Editors' Choice

Science  13 Jan 2012:
Vol. 335, Issue 6065, pp. 147
  1. Economics

    Speaking Up Saves Lives

    1. Gilbert Chin

    Each year, almost twice as many people die as a result of injuries suffered in road traffic accidents as from malaria. Most of these deaths occur in developing countries, and inexpensive and easy-to-implement measures to reduce this toll could offer a big payoff. Habyarimana and Jack describe a simple nudge applied to the minibus-based long-distance transport system linking major towns to Nairobi, Kenya. Stickers encouraging passengers to speak up if they were subject to bad driving and a lottery to discourage drivers from removing the stickers combined to halve the number of insurance claims at a cost of less than 6 USD per year of life saved, which is comparable to the cost of childhood vaccinations.

    J. Public Econ. 95, 1438 (2011).

  2. Plant Sciences

    To Grow or Not to Grow

    1. Pamela J. Hines

    A pollen grain that lands on a compatible pistil (the central female reproductive organ of flowering plants) still has a ways to go before it can achieve successful fertilization. Pollen grains contain plant sperm cells, but must also grow a tube through which the sperm cells migrate from the pistil surface to the more distant ovule. The factors that regulate this process are not well defined. Qin et al. have now identified a small diffusible compound from the Arabidopsis pistil that encourages pollen germination. After mass spectrometry analysis identified the key compound, the authors synthesized structural mimics: N-methanesulfinyl 1- and 2-azadecalins. Although flavonols can trigger germination of tobacco pollen, they do not have that effect on Arabidopsis pollen. Arabidopsis pollen germination instead seems to be enhanced by the sulfinylated azadecalins, which have no such effect in tobacco. These findings, along with quantitative differences in responses of pollen from Columbia and Landsberg accessions of Arabidopsis, hint at some level of divergence and specificity in how these signals interact with pollen of diverse species.

    Plant J. 68, 800 (2011).

  3. Biomedicine

    A Recipe for Brain Injury

    1. Paula A. Kiberstis

    Type 2 diabetes, hypertension, heart disease, stroke, osteoarthritis, cancer. In case the list of health issues associated with a poor diet and obesity is not daunting enough, new research has uncovered another candidate—brain injury. Studying rodent models susceptible to diet-induced obesity, Thaler et al. examined the effect of a high-fat diet on a brain region called the hypothalamic arcuate nucleus, which has a well-established role in feeding and energy balance. Consumption of a high-fat diet caused a spike in hypothalamic inflammation and was accompanied by gliosis, an activation of astrocytes and microglia that normally occurs in response to brain injury. In contrast to high-fat diet-induced peripheral tissue inflammation, which primarily occurs in response to weight gain, brain inflammation occurred rapidly upon high-fat diet initiation. Although initially transient, hypothalamic inflammation reappeared with prolonged consumption of a high-fat diet along with other indicators of brain injury such as increased abundance of neuronal stress proteins, increased neuronal autophagy, and ultimately neuronal loss. In a preliminary analysis, the authors saw radiologic evidence of gliosis in the hypothalamus of obese but not lean humans, consistent with the rodent studies. One hypothesis is that the hypothalamic injury caused by a high-fat diet actively contributes to the progression of obesity and its associated metabolic disorders, but this remains to be experimentally established.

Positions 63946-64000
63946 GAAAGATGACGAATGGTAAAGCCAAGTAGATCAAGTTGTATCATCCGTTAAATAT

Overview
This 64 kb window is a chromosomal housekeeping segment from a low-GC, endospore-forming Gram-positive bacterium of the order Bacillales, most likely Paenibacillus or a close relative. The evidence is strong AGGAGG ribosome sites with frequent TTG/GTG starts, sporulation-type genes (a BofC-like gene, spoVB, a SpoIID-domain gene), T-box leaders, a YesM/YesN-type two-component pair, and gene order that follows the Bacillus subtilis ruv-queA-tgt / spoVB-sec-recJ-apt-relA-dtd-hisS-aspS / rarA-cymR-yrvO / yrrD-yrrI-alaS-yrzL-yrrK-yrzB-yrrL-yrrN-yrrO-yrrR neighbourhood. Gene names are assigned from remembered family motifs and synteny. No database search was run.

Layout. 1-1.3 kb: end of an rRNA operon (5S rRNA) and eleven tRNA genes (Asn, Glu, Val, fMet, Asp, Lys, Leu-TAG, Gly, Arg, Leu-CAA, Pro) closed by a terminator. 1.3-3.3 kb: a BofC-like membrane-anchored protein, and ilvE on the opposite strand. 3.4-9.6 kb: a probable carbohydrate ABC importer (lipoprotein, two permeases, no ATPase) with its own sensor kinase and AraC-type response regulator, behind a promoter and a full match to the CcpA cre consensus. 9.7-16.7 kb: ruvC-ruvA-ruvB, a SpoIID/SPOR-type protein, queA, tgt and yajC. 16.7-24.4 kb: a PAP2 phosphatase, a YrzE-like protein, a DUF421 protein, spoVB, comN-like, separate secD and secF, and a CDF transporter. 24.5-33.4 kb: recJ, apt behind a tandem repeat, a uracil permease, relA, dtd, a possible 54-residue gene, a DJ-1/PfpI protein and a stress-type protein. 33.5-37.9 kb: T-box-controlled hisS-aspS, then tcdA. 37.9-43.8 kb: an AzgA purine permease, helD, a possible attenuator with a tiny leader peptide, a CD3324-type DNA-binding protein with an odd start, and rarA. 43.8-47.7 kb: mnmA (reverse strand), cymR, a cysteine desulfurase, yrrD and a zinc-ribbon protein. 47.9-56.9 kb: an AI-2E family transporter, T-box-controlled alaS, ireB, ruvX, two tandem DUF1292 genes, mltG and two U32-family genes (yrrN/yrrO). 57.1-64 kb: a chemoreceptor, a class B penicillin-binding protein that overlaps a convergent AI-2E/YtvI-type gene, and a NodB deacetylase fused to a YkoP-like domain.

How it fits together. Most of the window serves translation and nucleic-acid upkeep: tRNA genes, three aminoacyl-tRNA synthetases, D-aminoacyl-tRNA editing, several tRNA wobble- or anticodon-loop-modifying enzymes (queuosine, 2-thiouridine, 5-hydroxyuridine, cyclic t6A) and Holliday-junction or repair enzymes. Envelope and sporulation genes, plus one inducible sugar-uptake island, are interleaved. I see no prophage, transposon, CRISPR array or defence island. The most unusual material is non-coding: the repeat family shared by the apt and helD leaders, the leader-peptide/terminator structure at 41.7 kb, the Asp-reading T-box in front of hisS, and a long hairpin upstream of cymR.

J. Clin. Invest. 122, 153 (2012).

  4. Development

    Methylate for Males

    1. Laura M. Zahn

    For some fish and reptiles, the genetic sex of an individual can be overridden by extreme temperature shifts, an effect that results in skewed sex ratios. One such species, the European sea bass, shows a male-biased sex ratio in response to high temperatures experienced before gonad development. How temperature affects sex ratios at a molecular level, however, is not well understood. Navarro-Martín et al. investigated this and found enhanced methylation of the promoter of the cyp19a gene in males as compared to females. cyp19a encodes gonadal aromatase, the enzyme that converts male hormones into the female hormones that are required for ovarian development. Increased methylation of the aromatase promoter was associated with reduced expression of the aromatase enzyme in males. Temperature increases resulted in increased methylation of the aromatase promoter in females, which was accompanied by a decrease in gene expression. On the basis of these results, the authors conclude that aromatase probably controls temperature sex determination in the European sea bass. Whether these results have implications for sex determination in other species remains to be determined.

    PLoS Genet. 7, e1002447 (2011).

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